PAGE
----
Monday, April 20, 2009

Columbine, 10 Years Later

I remember that it was my junior year of high school. It was just after spring break; everyone was restless and antsy because of the beautiful beach weather and because summer was so close it was almost tangible.

We Whitneyites are (or were, back then) a loud, giggly bunch (as I suspect most high-schoolers are) and very given to lemming mentality- we studied together, we complained together, we ate lunch together, we bemoaned our lack of a football team together (not really- we were too busy studying for a football team to have any importance). Given that my graduating class was only 165 people, I think it’s a complete given that we felt more like a big, sprawling family than a conventional high school.

Being a magnet school and having the constant pressure to keep up the grades (under threat of expulsion) also made us all bond together. The school goes from seventh through twelfth grade, so anyone that I went to elementary school with and then went to Whitney with was someone I’d known for the majority of my life, for practically the entirety of my cognizant life. We were stuck with each other and knew it.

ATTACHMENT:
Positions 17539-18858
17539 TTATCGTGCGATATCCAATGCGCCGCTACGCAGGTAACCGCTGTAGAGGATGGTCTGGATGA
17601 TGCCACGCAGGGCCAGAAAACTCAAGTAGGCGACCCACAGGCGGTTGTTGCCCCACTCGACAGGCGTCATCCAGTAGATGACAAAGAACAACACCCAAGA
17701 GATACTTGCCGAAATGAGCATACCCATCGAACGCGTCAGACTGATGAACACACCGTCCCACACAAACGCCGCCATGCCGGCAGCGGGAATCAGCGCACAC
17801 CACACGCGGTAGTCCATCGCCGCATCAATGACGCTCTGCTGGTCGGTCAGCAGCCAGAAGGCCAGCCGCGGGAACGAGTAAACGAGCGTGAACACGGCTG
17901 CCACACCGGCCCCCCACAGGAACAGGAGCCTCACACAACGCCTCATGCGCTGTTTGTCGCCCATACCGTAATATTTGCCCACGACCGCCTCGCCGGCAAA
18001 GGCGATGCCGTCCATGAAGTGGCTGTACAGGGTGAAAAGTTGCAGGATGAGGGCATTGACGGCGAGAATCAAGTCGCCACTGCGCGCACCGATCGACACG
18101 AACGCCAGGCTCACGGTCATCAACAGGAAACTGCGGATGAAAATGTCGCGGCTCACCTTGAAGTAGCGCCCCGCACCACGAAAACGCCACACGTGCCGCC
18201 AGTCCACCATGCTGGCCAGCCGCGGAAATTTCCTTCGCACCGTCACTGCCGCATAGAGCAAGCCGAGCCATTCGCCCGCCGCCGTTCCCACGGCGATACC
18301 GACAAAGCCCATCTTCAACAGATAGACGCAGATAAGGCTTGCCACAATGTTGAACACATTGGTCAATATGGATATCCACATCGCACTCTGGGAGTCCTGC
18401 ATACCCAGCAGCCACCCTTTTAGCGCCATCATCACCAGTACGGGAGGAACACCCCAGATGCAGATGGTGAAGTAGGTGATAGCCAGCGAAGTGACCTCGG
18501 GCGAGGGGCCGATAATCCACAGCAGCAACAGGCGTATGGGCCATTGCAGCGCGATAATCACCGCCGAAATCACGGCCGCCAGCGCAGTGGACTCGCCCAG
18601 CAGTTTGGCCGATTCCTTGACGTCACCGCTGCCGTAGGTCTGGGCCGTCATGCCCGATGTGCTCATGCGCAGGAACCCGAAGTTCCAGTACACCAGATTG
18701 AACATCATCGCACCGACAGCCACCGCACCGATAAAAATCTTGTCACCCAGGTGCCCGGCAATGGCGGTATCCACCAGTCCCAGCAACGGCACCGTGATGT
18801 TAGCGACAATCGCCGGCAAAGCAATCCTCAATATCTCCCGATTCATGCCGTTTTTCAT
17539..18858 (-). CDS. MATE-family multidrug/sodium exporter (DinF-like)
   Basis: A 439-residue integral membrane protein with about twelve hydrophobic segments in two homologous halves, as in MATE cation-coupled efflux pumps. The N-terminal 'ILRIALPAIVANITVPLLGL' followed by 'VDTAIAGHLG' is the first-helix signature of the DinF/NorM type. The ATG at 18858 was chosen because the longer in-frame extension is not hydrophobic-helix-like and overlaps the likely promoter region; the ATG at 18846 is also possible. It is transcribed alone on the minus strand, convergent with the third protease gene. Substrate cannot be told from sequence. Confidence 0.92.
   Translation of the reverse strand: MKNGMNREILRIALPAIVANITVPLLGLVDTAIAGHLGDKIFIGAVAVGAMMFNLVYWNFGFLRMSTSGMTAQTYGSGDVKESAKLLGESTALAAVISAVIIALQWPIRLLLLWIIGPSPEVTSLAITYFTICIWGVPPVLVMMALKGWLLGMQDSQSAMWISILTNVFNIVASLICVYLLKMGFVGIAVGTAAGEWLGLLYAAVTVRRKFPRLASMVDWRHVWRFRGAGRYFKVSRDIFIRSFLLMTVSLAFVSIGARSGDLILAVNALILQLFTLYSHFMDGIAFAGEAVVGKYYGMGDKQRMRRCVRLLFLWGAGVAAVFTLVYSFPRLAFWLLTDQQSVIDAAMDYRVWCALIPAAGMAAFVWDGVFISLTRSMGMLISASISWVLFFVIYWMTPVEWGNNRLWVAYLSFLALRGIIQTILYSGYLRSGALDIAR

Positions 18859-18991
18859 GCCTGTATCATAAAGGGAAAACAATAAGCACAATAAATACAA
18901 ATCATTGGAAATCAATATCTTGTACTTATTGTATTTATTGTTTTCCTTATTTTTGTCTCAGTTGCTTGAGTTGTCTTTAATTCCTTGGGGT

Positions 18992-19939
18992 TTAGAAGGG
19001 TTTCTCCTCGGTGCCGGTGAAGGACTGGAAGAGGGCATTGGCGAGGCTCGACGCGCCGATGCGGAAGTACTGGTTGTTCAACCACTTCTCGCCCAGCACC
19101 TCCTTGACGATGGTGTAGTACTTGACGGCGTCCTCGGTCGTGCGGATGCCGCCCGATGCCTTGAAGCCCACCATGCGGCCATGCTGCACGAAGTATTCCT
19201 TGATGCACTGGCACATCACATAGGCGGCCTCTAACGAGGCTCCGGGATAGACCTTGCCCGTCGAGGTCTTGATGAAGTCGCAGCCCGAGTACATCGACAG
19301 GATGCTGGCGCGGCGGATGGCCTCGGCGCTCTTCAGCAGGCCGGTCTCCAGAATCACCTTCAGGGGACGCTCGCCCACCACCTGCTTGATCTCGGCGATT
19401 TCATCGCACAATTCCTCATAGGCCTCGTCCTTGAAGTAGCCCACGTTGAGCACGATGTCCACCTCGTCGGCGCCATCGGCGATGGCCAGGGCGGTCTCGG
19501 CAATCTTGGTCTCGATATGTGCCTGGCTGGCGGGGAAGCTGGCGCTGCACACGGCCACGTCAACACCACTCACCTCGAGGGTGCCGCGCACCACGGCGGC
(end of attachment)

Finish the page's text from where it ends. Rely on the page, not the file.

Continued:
Despite all of that plus the normal high school drama, we managed to stay pretty cheery. We were chipper, since the school was predominantly female and Asian, and we all know high school Asian girls are among the chirpiest creatures ever created.

In this insulated, well-sheltered little bubble, the sudden news: two high school students had killed several of their classmates. Killed.

I still remember hearing the news and not believing it. Colorado is on Mountain time and we’re on Pacific time, so their lunchtime was our third period. We just sat there, the teachers with TV’s in their rooms tuning to news stations that were all suddenly airing “breaking news.” Channels that normally aired soap operas at that hour were showing hastily made-up anchors, umm-ing and ah-ing through ill-prepared reports.